Artist Tobin Karicher will exhibit his works at the Cultural Arts Center at Glen Allen through Nov. 13. (Photo by Ash Daniel)
Tobin Karicher has created art in Richmond for the past seven years, but his upcoming show at the Cultural Arts Center at Glen Allen's Gumerick Family Gallery represents his first local solo exhibition. The show will feature a variety of his work, from portraits to his atmospheric “Noctilucent” landscapes.
Karicher, who studied painting and printmaking at Virginia Commonwealth University, worked for many years as an artist in New York, specializing in portraiture. He moved here in search of a slower-paced life. “You have to be a movie star or a millionaire to live [in New York],” he says. “It was time for a break.”
For the past four years he’s painted in a studio in Church Hill, a location that has inspired his art. “I think Church Hill has a haunted, beautiful feeling to it, he says. “It has the moodiest skies. You get a great look at the sky from this end of the city.”
For his Night Flowers series, he rides his bike through the neighborhood at dusk, stopping to photograph flowers, often deliberately out of focus. “I come back to the studio and take it from there.” he says. The resulting paintings are dreamy and murky, with hints of decay and rot. “I like a little bit of a dark element to them,” he says.
His moody “Noctilucent” paintings conjure up a dream landscape and are not painted from a photo, but rather the artist’s imagination. Karicher says that in all his work, “I am trying to get across a feeling. A luminescence is very important to me, a certain mood.”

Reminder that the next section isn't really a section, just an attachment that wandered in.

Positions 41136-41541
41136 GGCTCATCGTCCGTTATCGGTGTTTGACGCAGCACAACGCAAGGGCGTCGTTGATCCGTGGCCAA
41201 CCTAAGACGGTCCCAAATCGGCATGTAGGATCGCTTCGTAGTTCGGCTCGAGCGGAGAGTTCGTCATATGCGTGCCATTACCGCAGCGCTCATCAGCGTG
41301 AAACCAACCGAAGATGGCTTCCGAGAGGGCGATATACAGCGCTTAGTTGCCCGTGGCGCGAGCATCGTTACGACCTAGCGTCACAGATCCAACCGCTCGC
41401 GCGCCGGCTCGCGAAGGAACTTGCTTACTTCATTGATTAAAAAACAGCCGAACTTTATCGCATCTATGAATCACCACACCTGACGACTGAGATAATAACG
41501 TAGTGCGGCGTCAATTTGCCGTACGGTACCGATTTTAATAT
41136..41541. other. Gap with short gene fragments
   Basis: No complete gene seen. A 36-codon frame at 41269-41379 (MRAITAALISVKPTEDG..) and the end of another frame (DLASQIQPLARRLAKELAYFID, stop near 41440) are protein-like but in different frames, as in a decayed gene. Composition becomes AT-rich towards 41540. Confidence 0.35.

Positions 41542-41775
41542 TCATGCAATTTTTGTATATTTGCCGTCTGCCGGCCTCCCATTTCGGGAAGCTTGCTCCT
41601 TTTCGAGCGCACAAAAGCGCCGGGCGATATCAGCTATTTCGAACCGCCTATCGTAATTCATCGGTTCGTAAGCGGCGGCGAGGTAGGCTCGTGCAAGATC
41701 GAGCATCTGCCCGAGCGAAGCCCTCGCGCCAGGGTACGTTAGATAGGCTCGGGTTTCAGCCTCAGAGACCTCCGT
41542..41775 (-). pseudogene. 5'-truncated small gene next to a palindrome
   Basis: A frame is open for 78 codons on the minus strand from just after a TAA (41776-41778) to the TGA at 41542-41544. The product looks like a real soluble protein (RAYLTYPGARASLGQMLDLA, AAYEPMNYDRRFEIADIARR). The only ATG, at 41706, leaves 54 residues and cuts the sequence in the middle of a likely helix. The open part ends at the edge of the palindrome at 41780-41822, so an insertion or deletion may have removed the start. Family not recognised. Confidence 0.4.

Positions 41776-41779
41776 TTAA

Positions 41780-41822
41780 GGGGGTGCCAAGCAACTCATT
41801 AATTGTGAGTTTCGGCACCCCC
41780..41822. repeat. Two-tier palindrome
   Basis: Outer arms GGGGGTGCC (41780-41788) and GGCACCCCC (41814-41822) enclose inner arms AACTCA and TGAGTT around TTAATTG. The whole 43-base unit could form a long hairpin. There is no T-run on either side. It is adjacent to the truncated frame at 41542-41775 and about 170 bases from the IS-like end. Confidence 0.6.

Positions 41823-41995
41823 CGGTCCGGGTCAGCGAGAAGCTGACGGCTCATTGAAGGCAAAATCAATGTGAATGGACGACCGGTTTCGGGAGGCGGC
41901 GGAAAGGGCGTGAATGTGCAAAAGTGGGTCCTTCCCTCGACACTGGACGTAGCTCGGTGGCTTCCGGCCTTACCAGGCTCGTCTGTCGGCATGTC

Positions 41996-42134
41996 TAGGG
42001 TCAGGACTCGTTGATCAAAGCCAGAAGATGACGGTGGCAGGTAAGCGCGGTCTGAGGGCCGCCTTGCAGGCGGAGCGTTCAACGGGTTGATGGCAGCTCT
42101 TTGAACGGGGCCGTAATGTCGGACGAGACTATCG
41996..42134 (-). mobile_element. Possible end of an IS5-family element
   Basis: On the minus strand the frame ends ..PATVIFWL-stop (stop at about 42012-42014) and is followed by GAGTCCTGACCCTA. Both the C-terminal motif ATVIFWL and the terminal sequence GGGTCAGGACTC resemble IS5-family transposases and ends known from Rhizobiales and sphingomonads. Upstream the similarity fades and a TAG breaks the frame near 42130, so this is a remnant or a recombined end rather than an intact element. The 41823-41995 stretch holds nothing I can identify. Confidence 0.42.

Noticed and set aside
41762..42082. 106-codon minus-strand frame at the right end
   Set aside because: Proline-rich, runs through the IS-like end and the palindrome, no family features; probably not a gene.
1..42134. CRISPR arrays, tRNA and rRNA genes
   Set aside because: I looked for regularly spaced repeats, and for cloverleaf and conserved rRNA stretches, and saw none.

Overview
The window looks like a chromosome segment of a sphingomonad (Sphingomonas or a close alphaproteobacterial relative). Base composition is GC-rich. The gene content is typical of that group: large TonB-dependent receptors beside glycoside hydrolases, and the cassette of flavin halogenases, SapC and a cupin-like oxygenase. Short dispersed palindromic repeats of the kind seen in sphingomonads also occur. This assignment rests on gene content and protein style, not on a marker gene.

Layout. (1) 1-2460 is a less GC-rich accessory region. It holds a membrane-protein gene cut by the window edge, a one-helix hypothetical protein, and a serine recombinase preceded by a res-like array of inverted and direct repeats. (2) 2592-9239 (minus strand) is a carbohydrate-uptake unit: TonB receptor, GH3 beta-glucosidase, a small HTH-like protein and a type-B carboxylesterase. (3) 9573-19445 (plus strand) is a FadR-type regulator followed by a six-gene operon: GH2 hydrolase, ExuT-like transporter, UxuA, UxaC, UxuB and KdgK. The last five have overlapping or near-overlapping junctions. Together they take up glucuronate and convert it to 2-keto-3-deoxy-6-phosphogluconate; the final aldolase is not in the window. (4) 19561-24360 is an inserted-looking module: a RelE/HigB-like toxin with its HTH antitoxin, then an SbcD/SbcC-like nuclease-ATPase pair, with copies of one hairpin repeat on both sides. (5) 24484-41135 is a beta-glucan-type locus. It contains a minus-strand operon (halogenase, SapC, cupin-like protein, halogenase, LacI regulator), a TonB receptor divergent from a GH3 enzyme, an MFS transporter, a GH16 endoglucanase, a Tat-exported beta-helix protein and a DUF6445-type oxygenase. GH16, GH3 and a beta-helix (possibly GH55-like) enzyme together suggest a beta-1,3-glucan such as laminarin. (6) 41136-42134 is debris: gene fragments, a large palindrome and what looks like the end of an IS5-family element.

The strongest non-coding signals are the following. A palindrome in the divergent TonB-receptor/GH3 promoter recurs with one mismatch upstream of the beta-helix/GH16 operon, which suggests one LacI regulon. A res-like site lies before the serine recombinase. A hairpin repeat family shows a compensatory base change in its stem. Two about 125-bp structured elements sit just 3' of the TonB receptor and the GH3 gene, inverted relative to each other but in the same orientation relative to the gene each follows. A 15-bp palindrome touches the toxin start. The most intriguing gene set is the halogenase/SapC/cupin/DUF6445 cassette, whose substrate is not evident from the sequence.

He also continues to paint portraits, which are done in a classical realist style. “[Portraits are] very demanding, very precise,” he says. “I always want a fluid feel to them, but it has to have the eyes exact. You have to capture the expression.”
In the past year he has exhibited in Portland, Cincinnatti and New Orleans and is looking forward to introducing his paintings here. “I would be very happy if Richmond gets to know my work a little bit better,” he says.
Don't Miss: Artists Matt Spahr and Valerie Molnar investigate the transfer of energy and the dynamic exchange within nature with color, form and complex time in the installation “Expect a Miracle” at ADA Gallery. Both earned an MFA from VCU and teach there today. Their collaboration began in 2012, and the duo received a VMFA professional fellowship this year. Sept. 2 through Oct. 1. 228 W. Broad St., 644-0100 or adagallery.com.